Profit improvements – 4 big levers

On 10 November, our media specialist corporate finance team will be running a workshop on how to maximise value for sale. Ahead of this, Chris Matthews of Sutherlands, who will be exploring the crucial points to be aware of as a seller at the workshop, has put together his 4 big levers for profit improvement: 

When you come to sell your business, you obviously aim to maximise your profits.  And generally, you get faced with glib opinions like this: “There are only two ways to increase profits – grow income or reduce costs”.

It’s true at a most basic level, of course, but it’s one of those phrases that is really unhelpful because it acts to close down creative thinking about the challenge. I prefer to think about 4 big levers of profitability instead, which open up thought rather than squashing it. Here is an abbreviated overview of each.

The first lever is also the biggest, the one with the greatest potential to increase profits, and is the one that many don’t bother with, or never find the time to use:

1.      BRAND

Explaining to marcomms people why brand is important should be an exercise in teaching a granny to suck eggs. And yet, ask yourself these four questions about your business:

  • Do you have a clear area of genuine expertise that truly differentiates your business from other firms (and do you actually know more than your competitors, and have proprietary processes that help demonstrate your expertise)?
  • Is your brand a beacon for the best talent, or are you competing with everyone else out there?
  • Does your firm have shelves groaning with awards (I speak as a Sword of Excellence winner and the firm I’m non-Executive Chairman of has 19 global awards for excellence in reception)?
  • Is your productivity (Gross Profit / Number of FTE staff) in the top decile of the Kingston Smith annual survey?

Truth is, too many firms out there say they are the best, along with everyone else who says they are the best, too. Too many firms don’t properly articulate what it is they are the best at. In fact, too many firms look pretty much like every other business, and when you look at the productivity numbers – the market’s sense of what they are worth – it’s obvious they have not taken their brand seriously enough.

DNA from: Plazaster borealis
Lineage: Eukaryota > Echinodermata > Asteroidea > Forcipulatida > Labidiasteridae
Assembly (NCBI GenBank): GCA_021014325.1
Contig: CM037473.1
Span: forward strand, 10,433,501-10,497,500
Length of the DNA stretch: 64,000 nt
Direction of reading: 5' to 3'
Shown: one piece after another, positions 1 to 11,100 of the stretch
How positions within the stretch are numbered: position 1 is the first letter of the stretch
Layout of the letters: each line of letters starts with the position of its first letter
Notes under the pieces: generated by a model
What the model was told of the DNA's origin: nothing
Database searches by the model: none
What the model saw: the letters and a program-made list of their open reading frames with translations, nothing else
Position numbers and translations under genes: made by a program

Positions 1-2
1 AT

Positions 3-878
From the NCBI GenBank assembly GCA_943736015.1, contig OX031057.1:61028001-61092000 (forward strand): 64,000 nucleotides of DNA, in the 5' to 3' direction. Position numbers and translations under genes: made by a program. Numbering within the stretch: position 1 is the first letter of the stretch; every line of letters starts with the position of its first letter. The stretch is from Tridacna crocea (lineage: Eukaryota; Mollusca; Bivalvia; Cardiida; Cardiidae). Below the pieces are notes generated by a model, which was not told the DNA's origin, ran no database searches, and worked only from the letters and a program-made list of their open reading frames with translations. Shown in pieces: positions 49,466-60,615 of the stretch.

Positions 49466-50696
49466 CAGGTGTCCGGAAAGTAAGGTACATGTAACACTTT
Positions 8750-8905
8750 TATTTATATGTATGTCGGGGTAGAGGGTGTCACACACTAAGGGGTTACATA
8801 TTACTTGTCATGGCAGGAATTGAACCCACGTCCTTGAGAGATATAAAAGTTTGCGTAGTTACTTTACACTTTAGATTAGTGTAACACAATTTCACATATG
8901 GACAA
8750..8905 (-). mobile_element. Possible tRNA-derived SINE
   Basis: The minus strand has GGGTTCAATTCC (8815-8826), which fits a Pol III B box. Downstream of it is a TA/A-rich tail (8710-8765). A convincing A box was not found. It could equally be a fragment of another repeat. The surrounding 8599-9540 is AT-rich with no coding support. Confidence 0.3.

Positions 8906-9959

And this will cost you a ton of money in missed profits.

2.      STAFF

In the run up to a sale, more than ever, you need to have a team of well-motivated, skilful, hard-working people, all pulling in the same direction.

When I visit businesses, I am regularly told that “X” – usually someone important and well paid – is not pulling their weight. Frequently one of life’s ‘difficult’ characters, often they have been with the firm for ages.

I’m of the belief, won through years of painful experience, that if you have the wrong people in the business, especially negative individuals, they have to move on (after having been given one shot at redemption). And don’t hang about…

And if you think the firm is not making the best of its people generally then, above all, don’t ‘nurture’ them. You are not their mum, and acting that way just teaches them dependency. Instead:

  • Challenge them with difficult, complex work;
  • Invest in their careers through training and a clear promotion path;
  • Have a good bonus scheme in place;
  • Inculcate responsibility and accountability.

‘Nurturing’ is a trap that costs money and stifles growth. Avoid it at all costs!

3.      BUSINESS DEVELOPMENT

If you are truly specialist, you should be winning >75% of everything you choose to go after (‘cos you are competing with firms that say they are expert but are not).

Here are 6 steps to nailing this crucial area of growth and profits:

  • Have a campaign-based, lead generation plan. Not something ad-hoc, aimed at no specific client type in particular, but something that bashes out warm leads, month in month out, like clockwork;
  • Improve the pitch process. If you are still using consultative techniques, you should know the world has moved on to challenger / insight methods. If you rely on a few rainmakers, you might want to rethink this area;
  • Hang on to existing, profitable clients. Work hard, with formal processes, care and attention, at keeping them. Winning new clients whilst waving goodbye to others is Sisyphean;